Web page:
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Steps to Take Before Divorce

Steps to Take Before Divorce

Steps to Take Before Divorce

If you’re seriously thinking about a divorce, it’s time to begin planning for a divorce. But, where do you begin? There following are steps that you should take in planning for a divorce:

  1. Find a divorce attorney

One of the first things you should do is to find the best divorce lawyer that you can afford. You can ask friends for recommendations or you can do your own online research. You will want to find a lawyer who has years of experience handling divorce cases. Experience is not something that can be learned in a classroom or read in a book or online. If your divorce case proceeds to trial, you want the lawyer who has trial experience.

Meet with that lawyer. Prepare for the meeting by writing out questions that you would like answered. A knowledgeable  and experienced divorce lawyer will be able to answer your questions. The answers to your questions will depend on the information you provide to a lawyer. Make sure that you are knowledgeable about your marriage and your finances.

  1. Gather financial information

Obtain as much financial information as possible. Your attorney will want the financial information if not all of it is used in court. If you don’t feel comfortable taking all the documents from the house, then make a copy. It’s helpful if you can provide your attorney with the following documents:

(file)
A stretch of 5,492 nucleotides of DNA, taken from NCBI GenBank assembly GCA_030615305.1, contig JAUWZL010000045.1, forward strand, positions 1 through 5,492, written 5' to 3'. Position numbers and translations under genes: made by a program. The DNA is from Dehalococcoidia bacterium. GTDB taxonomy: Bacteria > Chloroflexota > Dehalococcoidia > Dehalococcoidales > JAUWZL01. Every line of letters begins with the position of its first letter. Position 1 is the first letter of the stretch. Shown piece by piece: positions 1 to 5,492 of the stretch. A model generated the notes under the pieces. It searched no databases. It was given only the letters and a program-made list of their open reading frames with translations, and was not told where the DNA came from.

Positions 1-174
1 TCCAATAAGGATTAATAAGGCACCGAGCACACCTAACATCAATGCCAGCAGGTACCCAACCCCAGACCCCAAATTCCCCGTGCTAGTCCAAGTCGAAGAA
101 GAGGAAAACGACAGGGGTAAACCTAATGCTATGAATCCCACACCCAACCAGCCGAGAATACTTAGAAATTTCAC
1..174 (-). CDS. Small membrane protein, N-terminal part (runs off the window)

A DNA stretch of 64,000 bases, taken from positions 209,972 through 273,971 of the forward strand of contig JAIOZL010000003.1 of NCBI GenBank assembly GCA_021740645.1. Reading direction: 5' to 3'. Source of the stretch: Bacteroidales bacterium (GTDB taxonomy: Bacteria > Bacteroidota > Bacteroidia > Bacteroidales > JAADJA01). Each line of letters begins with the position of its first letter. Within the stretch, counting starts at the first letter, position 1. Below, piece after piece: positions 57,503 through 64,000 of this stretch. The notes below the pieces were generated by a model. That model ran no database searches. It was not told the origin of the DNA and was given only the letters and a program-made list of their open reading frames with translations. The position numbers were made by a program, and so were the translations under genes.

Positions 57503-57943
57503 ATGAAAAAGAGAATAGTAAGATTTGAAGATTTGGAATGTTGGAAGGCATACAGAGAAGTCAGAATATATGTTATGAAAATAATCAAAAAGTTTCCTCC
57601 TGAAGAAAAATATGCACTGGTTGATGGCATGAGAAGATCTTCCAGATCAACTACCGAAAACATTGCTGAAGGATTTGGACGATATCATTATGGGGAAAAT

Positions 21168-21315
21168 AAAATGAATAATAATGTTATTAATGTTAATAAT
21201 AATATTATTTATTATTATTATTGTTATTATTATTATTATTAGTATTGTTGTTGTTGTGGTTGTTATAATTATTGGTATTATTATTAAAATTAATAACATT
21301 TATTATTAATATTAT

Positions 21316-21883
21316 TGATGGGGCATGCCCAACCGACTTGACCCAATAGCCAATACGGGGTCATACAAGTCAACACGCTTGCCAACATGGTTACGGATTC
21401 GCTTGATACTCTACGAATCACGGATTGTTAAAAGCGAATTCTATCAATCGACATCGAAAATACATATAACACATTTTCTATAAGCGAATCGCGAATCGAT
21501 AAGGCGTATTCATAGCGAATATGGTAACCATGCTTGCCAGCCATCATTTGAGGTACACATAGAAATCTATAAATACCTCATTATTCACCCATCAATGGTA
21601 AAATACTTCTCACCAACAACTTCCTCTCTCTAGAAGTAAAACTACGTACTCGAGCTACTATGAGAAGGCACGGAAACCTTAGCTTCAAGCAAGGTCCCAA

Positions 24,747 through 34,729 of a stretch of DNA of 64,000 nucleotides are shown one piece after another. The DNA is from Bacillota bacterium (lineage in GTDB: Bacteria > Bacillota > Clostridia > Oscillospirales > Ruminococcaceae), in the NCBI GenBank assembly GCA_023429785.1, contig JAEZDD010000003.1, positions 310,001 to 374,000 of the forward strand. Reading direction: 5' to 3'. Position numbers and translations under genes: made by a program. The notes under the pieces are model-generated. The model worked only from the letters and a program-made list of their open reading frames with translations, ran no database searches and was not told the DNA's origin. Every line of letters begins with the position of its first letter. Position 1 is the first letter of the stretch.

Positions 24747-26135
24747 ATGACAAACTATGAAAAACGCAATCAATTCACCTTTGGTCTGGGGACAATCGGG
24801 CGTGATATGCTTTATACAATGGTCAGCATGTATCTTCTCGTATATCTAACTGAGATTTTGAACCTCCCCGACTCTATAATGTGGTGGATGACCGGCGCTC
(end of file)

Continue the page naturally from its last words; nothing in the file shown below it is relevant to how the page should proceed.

1. United States Income Tax Returns for the last three years (with all the schedules

and attachments). If you or your spouse has a business, provide a copy of the

business returns.

  1. W2s and 1099s for the last three years;
  2. Bank statements for the last 6 months;
  3. Credit card statements for the last 6 months;
  4. General Warranty Deed, Quit Claim Deed, or any other deed for any real estate

you own;

  1. Copies of the Certificates of Title for your vehicles;
  2. Retirement account information, including 401ks, IRAs, etc.
  3. Brokerage account information;
  4. Loan documents;
  5. Any documents showing any debt owed.

Your attorney can likely obtain this information if you don’t have it. But the lawyer won’t be able to obtain the information until after the divorce is filed.

  1. Prepare an after-divorce budget

Many people expect to have the same lifestyle after a divorce than they had before the divorce. That’s not realistic for everyone. Most people who go through a divorce are transitioning from a two-income household to a single-income household. How are you going to afford to live after the divorce? Or how are you going to afford to live while you are going through the divorce process? What do you plan to do with the house after the divorce? Can you afford to pay the mortgage, the utilities, and taxes? If not, where do you plan to live and what can you afford? You need to prepare a post-divorce budget. Calculate how much money you bring home each pay period. Create a listing of your monthly expenses. You will need to determine what you can afford and where you may need to make changes.

  1. Establish own credit